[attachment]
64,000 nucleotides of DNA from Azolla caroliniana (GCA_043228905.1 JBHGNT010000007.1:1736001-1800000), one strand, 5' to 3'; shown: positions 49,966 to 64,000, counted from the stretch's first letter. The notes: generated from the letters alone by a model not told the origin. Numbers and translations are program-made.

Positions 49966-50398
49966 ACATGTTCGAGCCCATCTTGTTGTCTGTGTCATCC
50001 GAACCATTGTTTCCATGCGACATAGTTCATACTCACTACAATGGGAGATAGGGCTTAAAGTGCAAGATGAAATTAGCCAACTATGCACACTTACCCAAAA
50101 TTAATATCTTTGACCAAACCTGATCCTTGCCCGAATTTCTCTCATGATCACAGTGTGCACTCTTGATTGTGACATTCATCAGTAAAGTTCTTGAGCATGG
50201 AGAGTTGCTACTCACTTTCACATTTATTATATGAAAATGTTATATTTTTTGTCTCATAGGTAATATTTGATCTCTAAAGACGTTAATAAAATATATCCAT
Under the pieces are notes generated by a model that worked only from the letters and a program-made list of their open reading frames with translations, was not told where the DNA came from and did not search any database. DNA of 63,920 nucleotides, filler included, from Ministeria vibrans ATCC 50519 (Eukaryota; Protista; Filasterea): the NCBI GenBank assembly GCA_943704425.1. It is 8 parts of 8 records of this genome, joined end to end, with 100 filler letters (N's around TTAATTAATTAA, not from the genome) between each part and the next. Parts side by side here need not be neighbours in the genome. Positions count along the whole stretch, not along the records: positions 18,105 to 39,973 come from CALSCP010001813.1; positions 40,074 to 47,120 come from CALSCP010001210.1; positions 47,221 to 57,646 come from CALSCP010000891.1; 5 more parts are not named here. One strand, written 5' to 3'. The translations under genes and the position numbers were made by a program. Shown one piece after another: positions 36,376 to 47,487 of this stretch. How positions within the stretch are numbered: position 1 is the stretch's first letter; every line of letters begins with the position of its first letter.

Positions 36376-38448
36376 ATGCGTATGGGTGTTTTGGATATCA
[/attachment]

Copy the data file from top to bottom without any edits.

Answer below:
64,000 nucleotides of DNA from Azolla caroliniana (GCA_043228905.1 JBHGNT010000007.1:1736001-1800000), one strand, 5' to 3'; shown: positions 49,966 to 64,000, counted from the stretch's first letter. The notes: generated from the letters alone by a model not told the origin. Numbers and translations are program-made.

Positions 49966-50398
49966 ACATGTTCGAGCCCATCTTGTTGTCTGTGTCATCC
50001 GAACCATTGTTTCCATGCGACATAGTTCATACTCACTACAATGGGAGATAGGGCTTAAAGTGCAAGATGAAATTAGCCAACTATGCACACTTACCCAAAA
50101 TTAATATCTTTGACCAAACCTGATCCTTGCCCGAATTTCTCTCATGATCACAGTGTGCACTCTTGATTGTGACATTCATCAGTAAAGTTCTTGAGCATGG
50201 AGAGTTGCTACTCACTTTCACATTTATTATATGAAAATGTTATATTTTTTGTCTCATAGGTAATATTTGATCTCTAAAGACGTTAATAAAATATATCCAT
Under the pieces are notes generated by a model that worked only from the letters and a program-made list of their open reading frames with translations, was not told where the DNA came from and did not search any database. DNA of 63,920 nucleotides, filler included, from Ministeria vibrans ATCC 50519 (Eukaryota; Protista; Filasterea): the NCBI GenBank assembly GCA_943704425.1. It is 8 parts of 8 records of this genome, joined end to end, with 100 filler letters (N's around TTAATTAATTAA, not from the genome) between each part and the next. Parts side by side here need not be neighbours in the genome. Positions count along the whole stretch, not along the records: positions 18,105 to 39,973 come from CALSCP010001813.1; positions 40,074 to 47,120 come from CALSCP010001210.1; positions 47,221 to 57,646 come from CALSCP010000891.1; 5 more parts are not named here. One strand, written 5' to 3'. The translations under genes and the position numbers were made by a program. Shown one piece after another: positions 36,376 to 47,487 of this stretch. How positions within the stretch are numbered: position 1 is the stretch's first letter; every line of letters begins with the position of its first letter.

Positions 36376-38448
36376 ATGCGTATGGGTGTTTTGGATATCA